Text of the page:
pidfile   = /run/
database  = :memory:

dirname   = /opt/sentinal/log
pcrestr   = console
diskfree  = 20

File Expiration

sentinal can remove files when they meet one or more of the following constraints: retmin, retmax, expire, expiresiz, dirlimit.

The combinations of expire and expiresiz settings affect expiration behavior. If:

  • expire is set and expiresiz is unset, remove files older than the expiration time.
  • expire and expiresiz are set, remove files larger than expiresiz at the expiration time.
  • expiresiz is set and expire is unset, take no action.
flowchart TB
    s1[ read<br>retmin, retmax<br>expire, expiresiz<br>dirlimit ]
    s2[ check vars ]
    d1{ min retention }
    d2{ max retention }
    d3{ dir size limit }
    d4{ expiration time<br>or size }
    a1[ yes ]
    a2[ no ]
    a3[ yes ]
    a4[ no ]
    a5[ yes ]
    a6[ no ]
    a7[ yes ]
    a8[ no ]
    s3[ remove oldest or expired files ]
    s9[ return to check vars ]
    s1 --> s2
    s2 --> d1 --> a1 --> s9
    d1 --> a2 --> d2 --> a3 --> s3 --> s9
    d2 --> a4 --> d3 --> a5 --> s3
    d3 --> a6 --> d4 --> a7 --> s3
    d4 --> a8 --> s9

Expiration example: This INI configuration removes gzipped files in /var/log and its subdirectories after two weeks:

pidfile   = /run/
database  = :memory:

dirname   = /var/log
subdirs   = true
pcrestr   = \.gz
expire    = 2w

Expiration example: This INI uses two threads to remove compressed files in /sandbox. sandbox2M removes compressed files aged two months or older. sandbox1M removes compressed files aged one month or older if their sizes exceed 10GiB, logging the removals.

pidfile   = /run/
database  = :memory:

dirname   = /sandbox
subdirs   = true
pcrestr   = \.(bz2|gz|lz|zip|zst)
expire    = 2M

dirname   = /sandbox
subdirs   = true
pcrestr   = \.(bz2|gz|lz|zip|zst)
rotatesiz = 10G
expiresiz = 10G
expire    = 1M
terse     = false

Directory usage example: Remove myapp logs matching myapplog-\d{8}$ when they consume more than 500MiB of disk space or the number of logs exceeds 21:

pidfile   = /run/
database  = :memory:

dirname   = /var/log/myapp
dirlimit  = 500M
pcrestr   = myapplog-\d{8}$
retmax    = 21

Simple Log Monitor

sentinal, using inotify, can monitor and process logs when they reach a specified size. A sentinal section for SLM must not set command. The keys template, postcmd, and rotatesiz must be set.

flowchart TB
    s1[ read rotatesiz, postcmd ]
    s2[ check size ]
    d1{ size reached }
    a1[ yes ]
    a2[ no ]
    s3[ run postcmd ]
    s4[ return to check size ]
    s1 --> s2
    s2 --> d1
    d1 --> a1
    d1 --> a2
    a1 --> s3
    s3 --> s4
    a2 --> s4

In this example, sentinal runs logrotate on chattyapp.log when the log exceeds 50MiB in size:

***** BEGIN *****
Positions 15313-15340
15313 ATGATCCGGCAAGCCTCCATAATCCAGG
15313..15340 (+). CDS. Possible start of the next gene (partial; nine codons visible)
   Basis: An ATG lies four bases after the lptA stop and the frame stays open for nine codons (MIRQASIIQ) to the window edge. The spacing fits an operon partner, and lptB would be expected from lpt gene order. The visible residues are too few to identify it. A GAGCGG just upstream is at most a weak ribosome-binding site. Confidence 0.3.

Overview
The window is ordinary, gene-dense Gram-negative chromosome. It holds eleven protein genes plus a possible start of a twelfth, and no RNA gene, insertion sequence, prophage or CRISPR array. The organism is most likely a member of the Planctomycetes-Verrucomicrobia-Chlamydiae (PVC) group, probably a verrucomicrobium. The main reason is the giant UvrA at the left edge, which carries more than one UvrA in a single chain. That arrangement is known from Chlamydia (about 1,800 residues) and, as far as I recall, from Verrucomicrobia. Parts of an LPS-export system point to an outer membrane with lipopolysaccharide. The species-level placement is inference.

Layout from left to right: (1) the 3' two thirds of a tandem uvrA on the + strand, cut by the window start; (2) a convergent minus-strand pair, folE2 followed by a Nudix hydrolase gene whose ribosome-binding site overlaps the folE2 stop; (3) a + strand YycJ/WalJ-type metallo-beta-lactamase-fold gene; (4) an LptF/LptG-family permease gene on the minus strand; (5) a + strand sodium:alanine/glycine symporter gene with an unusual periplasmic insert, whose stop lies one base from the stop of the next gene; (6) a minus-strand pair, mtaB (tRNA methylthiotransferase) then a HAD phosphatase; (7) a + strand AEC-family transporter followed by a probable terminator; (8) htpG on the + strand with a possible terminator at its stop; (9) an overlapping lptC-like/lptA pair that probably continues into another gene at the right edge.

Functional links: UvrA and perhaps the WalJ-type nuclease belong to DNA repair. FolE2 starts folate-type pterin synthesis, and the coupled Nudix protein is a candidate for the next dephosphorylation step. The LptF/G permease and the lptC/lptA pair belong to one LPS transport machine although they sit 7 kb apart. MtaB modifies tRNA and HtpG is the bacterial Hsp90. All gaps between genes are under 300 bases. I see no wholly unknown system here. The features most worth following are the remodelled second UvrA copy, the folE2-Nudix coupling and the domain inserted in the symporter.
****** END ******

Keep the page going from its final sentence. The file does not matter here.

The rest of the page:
pidfile   = /run/
database  = :memory:

dirname   = /var/log
template  = chattyapp.log
uid       = root
gid       = root
rotatesiz = 50M
postcmd   = /usr/sbin/logrotate -f /opt/sentinal/etc/chattyapp.conf

This example is the same as above, adding a 20% diskfree check for logs processed by logrotate:

pidfile   = /run/
database  = :memory:

dirname   = /var/log
template  = chattyapp.log
pcrestr   = chattyapp\.log\.\d
uid       = root
gid       = root
rotatesiz = 50M
diskfree  = 20
postcmd   = /usr/sbin/logrotate -f /opt/sentinal/etc/chattyapp.conf

Logfile Ingestion and Processing

sentinal can ingest and process logs, rotate them on demand or when they reach a specified size, and optionally post-process logs after rotation. For logfile processing, replace the application's logfile with a FIFO, and set sentinal to read from it.

    participant Application
    participant FIFO
    participant Sentinal
    participant Logfile
    Application ->> FIFO: Application writes to FIFO
    FIFO ->> Sentinal: Sentinal reads from FIFO
    Sentinal ->> Logfile: Sentinal creates logfile
    Sentinal ->> Sentinal: Sentinal auto-rotates logfile
    Sentinal -> Logfile: Optionally post-process logfile

For example, this configuration connects the dd program to example.log for log ingestion, and rotates and compresses the log when it reaches 5GiB in size:

command   = /bin/dd bs=64K status=none
dirname   = /var/log
pipename  = example.log
template  = example-%Y-%m-%d_%H-%M-%S.log
pcrestr   = example-
uid       = appowner
gid       = appgroup
rotatesiz = 5G
postcmd   = /usr/bin/zstd --rm %file 2>/dev/null

This example does basically the same as above, but with inline compression (no intermediate files), and rotates the compressed log when it reaches 1GiB in size:

command   = /usr/bin/zstd
dirname   = /var/log
pipename  = example.log
template  = example-%Y-%m-%d_%H-%M-%S.log.zst
pcrestr   = example-
uid       = appowner
gid       = appgroup
rotatesiz = 1G

systemd unit file

sentinal runs as a systemd service. The following is an example of a unit file:

Description=Shim to zstd-compress logs
StartLimitBurst=10 systemd-networkd.service